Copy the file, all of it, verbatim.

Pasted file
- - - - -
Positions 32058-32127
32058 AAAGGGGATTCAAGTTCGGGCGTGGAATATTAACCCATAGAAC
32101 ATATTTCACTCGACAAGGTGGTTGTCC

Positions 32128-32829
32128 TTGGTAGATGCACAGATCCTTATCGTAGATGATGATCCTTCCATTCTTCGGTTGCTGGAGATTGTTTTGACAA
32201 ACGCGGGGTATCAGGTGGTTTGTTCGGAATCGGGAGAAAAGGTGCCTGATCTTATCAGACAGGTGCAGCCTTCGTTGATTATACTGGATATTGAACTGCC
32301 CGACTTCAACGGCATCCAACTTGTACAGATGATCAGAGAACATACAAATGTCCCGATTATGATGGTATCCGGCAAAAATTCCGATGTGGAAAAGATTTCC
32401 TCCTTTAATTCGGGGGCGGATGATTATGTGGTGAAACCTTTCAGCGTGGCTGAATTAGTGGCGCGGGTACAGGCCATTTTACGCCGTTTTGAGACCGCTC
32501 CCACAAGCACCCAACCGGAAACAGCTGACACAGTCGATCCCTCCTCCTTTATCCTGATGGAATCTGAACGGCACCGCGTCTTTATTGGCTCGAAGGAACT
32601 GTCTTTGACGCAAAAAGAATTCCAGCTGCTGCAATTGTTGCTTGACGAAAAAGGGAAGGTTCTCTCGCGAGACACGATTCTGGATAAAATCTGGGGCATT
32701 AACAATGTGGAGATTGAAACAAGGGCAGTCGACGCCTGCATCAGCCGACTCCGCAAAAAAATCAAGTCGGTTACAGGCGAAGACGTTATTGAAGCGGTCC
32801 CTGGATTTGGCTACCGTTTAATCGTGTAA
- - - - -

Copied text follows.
Positions 32058-32127
32058 AAAGGGGATTCAAGTTCGGGCGTGGAATATTAACCCATAGAAC
32101 ATATTTCACTCGACAAGGTGGTTGTCC

Positions 32128-32829
32128 TTGGTAGATGCACAGATCCTTATCGTAGATGATGATCCTTCCATTCTTCGGTTGCTGGAGATTGTTTTGACAA
32201 ACGCGGGGTATCAGGTGGTTTGTTCGGAATCGGGAGAAAAGGTGCCTGATCTTATCAGACAGGTGCAGCCTTCGTTGATTATACTGGATATTGAACTGCC
32301 CGACTTCAACGGCATCCAACTTGTACAGATGATCAGAGAACATACAAATGTCCCGATTATGATGGTATCCGGCAAAAATTCCGATGTGGAAAAGATTTCC
32401 TCCTTTAATTCGGGGGCGGATGATTATGTGGTGAAACCTTTCAGCGTGGCTGAATTAGTGGCGCGGGTACAGGCCATTTTACGCCGTTTTGAGACCGCTC
32501 CCACAAGCACCCAACCGGAAACAGCTGACACAGTCGATCCCTCCTCCTTTATCCTGATGGAATCTGAACGGCACCGCGTCTTTATTGGCTCGAAGGAACT
32601 GTCTTTGACGCAAAAAGAATTCCAGCTGCTGCAATTGTTGCTTGACGAAAAAGGGAAGGTTCTCTCGCGAGACACGATTCTGGATAAAATCTGGGGCATT
32701 AACAATGTGGAGATTGAAACAAGGGCAGTCGACGCCTGCATCAGCCGACTCCGCAAAAAAATCAAGTCGGTTACAGGCGAAGACGTTATTGAAGCGGTCC
32801 CTGGATTTGGCTACCGTTTAATCGTGTAA